Clean sources of groundwater are incredibly important to the general population of the United States. More than 50 percent of the U.S. population relies on groundwater sources for their drinking water according to The Groundwater Foundation. These groundwater sources are susceptible to contamination from various sources including chemical storage tanks, uncontrolled hazardous waste sites, residential and commercial septic systems, road salts and even atmospheric contaminants. Such contaminants can make groundwater unsafe for drinking or for crop irrigation, another major use of groundwater sources.
The importance of ensuring clean, contaminant-free sources of groundwater has turned groundwater cleanup into a valuable component of the environmental remediation market. Market research recently published by MarketsAndMarkets predicts the environmental remediation market to grow by a compound annual growth rate (CAGR) of 7.62 percent between 2016 and 2022, when the global market is expected to reach $123.12 billion USD. The groundwater remediation sector was expected to grow at the highest CAGR of any environmental remediation sector during this period.
Today, December 16th, marks the 15th anniversary of the issue of a seminal patent in the field of soil and groundwater remediation. Jacqueline Quinn, an environmental engineer at NASA the inventor of emulsified zero-valent iron (EZVI) environmental remediation technology, is a 2018 inductee into the National Inventors Hall of Fame. With the anniversary of the issue of this important patent upon us, we return again to our Evolution of Technology series to explore how this important environmental remediation technology came into being.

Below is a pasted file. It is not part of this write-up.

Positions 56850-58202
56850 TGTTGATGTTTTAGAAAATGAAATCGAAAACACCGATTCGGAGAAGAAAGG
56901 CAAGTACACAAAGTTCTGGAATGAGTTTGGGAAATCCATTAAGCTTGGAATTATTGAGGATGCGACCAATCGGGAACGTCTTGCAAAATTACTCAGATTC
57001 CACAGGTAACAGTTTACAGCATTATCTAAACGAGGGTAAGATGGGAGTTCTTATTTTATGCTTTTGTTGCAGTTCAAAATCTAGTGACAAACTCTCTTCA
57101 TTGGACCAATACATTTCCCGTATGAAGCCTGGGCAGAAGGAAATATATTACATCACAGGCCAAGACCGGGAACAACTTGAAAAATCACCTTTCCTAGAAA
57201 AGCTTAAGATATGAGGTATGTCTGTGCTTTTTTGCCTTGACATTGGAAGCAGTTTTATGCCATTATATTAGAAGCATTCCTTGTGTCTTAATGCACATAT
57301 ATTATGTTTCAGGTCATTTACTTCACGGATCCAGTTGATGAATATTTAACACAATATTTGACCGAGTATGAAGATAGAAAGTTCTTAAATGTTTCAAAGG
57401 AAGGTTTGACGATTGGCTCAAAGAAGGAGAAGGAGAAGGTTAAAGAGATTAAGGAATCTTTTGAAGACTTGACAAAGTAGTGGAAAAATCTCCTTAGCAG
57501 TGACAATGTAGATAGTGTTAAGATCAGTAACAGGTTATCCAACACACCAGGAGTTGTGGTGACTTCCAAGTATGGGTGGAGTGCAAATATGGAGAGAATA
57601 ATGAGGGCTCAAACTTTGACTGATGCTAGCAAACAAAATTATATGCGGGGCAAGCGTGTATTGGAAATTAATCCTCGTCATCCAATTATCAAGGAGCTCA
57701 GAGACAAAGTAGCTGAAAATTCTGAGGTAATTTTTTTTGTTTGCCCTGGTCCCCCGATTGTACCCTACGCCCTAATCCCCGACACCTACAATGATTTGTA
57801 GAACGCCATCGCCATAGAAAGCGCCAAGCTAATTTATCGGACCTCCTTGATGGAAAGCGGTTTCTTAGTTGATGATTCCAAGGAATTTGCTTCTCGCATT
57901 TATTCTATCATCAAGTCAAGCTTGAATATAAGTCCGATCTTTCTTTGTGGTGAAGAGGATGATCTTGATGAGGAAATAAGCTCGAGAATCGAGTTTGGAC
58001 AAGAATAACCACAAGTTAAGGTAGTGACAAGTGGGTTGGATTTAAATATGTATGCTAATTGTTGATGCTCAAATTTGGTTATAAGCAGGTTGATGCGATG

A Brief Look at Environmental Pollution and Remediation Efforts in History
Throughout human history, sources of pollution have followed the formation of urban areas where large populations are located. Heavy levels of sulphur hanging in the air of London in the year 1285 led King Edward I to create what is believed to be the world’s first air pollution commission leading up to the British king’s decision to ban the burning of coal, which had become the primary source of fuel due to a lack of available wood. London would continue to be a barometer of the deleterious effects of polluted air on a populace through the days of the Industrial Revolution when it experienced the Great Stink in the 1850s and the Great Smog in the 1950s.
Water pollution would become a greater concern in the 20th century when the effects of industrial chemicals and wastes upon water sources was better understood and became headline grabbing news. Perhaps the greatest evidence of this is the Cuyahoga River, a river located in Northeastern Ohio which first caught on fire in 1936 when a blowtorch set floating oils and debris aflame on top of the river. Several fires broke out on this river over the following decades and a major blaze on the Cuyahoga in 1969 led the U.S. federal government to enact the Clean Water Act in 1972 which prescribed improvements to sewage treatment plants and set limits on the types and amount of industrial wastes that can be discharged into water sources. Two years earlier, the administration of former President Richard Nixon signed a reorganization plan which called for the creation of the Environmental Protection Agency (EPA) as the lead governmental agency for handling environmental pollution issues across the country.